Studying in America and Canada

Question: I am a third year Electrical Engineering student in Madhya Pradesh, India. I am very interested in pursuing a Master's degree in the USA. However, it would be financially impossible for me to do so on my own. Can you please give me some guidance on how to go about not only getting admission but also financial aid?

Answer: Let us first address the issue of admission into a US university for a Masters in Electrical Engineering. The degree is commonly referred to as MS (Master of Science) in EE (Electrical Engineering), or simply MSEE. The basic requirements for admission vary considerably across colleges, but they typically constitute your grades (marks), the GRE score, letters of recommendation, and the perceived caliber of your current academic institution. You should carefully review the requirements of various schools. Although it is not terribly difficult to get into an MSEE program, it is fiercely competitive to get into a top-tier college. Accordingly, superior scores at school and on the GRE are imperative. An application for admission requires a fee of $50 to $100 for each college, so you have to be selective in targeting your colleges of choice, balancing your personal performance with your ambitions. You can review the rankings of colleges in the US for making decisions. You should start the admissions process about one year before your graduation from your current school.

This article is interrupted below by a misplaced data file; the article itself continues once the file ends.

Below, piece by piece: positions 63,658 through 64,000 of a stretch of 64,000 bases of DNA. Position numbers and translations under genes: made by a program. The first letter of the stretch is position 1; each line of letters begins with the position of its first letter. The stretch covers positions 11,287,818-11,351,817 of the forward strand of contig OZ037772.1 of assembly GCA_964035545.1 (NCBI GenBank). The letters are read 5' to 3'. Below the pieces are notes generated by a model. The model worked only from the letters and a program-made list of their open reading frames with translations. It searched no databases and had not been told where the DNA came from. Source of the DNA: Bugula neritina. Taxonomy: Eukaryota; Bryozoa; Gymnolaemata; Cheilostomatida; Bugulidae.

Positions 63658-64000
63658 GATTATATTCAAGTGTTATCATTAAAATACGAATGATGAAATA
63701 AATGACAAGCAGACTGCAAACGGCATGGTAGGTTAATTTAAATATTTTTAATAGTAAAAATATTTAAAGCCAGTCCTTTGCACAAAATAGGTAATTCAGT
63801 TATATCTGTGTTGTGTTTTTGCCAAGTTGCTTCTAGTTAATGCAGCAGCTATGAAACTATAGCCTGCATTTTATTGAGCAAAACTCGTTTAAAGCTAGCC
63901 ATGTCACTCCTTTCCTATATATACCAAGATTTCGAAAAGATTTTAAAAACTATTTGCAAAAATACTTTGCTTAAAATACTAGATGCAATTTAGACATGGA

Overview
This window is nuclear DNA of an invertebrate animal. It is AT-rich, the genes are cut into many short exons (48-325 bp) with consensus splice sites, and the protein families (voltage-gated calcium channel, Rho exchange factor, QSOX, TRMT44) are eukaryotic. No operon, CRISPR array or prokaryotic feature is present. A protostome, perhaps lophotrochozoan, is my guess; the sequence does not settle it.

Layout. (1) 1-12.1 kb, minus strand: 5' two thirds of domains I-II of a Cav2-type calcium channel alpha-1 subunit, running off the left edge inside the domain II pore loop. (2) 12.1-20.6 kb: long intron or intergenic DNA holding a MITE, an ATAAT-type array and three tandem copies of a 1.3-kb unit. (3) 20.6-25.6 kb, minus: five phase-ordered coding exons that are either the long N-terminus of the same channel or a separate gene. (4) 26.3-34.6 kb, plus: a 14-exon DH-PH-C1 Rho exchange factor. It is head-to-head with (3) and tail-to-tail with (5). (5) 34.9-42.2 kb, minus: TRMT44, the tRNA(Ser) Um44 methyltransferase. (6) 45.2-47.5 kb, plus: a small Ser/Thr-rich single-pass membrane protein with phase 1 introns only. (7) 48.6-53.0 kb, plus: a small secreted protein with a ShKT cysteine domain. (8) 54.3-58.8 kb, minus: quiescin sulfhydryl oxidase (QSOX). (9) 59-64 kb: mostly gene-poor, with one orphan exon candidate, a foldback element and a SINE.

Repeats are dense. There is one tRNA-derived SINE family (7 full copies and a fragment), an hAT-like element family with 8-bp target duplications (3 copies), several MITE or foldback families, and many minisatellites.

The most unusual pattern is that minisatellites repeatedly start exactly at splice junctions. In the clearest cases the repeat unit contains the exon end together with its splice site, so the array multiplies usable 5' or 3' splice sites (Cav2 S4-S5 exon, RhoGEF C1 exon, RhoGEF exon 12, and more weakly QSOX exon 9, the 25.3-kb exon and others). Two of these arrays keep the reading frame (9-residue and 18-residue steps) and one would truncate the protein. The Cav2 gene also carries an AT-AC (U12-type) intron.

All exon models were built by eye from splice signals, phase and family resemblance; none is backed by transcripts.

Financial aid in the US comes in various forms - scholarships, assistantships, loans, tuition fee waiver or relief, etc. International students, like you, are not eligible for financial aid of any form from government agencies. You are not eligible for any type of loans either. Effectively, you are left with securing scholarship, assistantship, and/or tuition relief from your college. This is where getting admitted into a top-tier college ties to financial aid. Top-tier colleges tend to have substantially larger resources for supporting their students. Professors at these colleges have larger research grants to support research assistantships, while colleges themselves can support more teaching assistants. Note that scholarships and assistantships in the US often carry tuition fee relief as well.

The cost of education is extremely high in the US. Secure all the necessary financial resources prior to leaving for the US.

prior |  Book Contents  |  Chapter Contents  | next


   Search Help

Tell a friend about this webpage!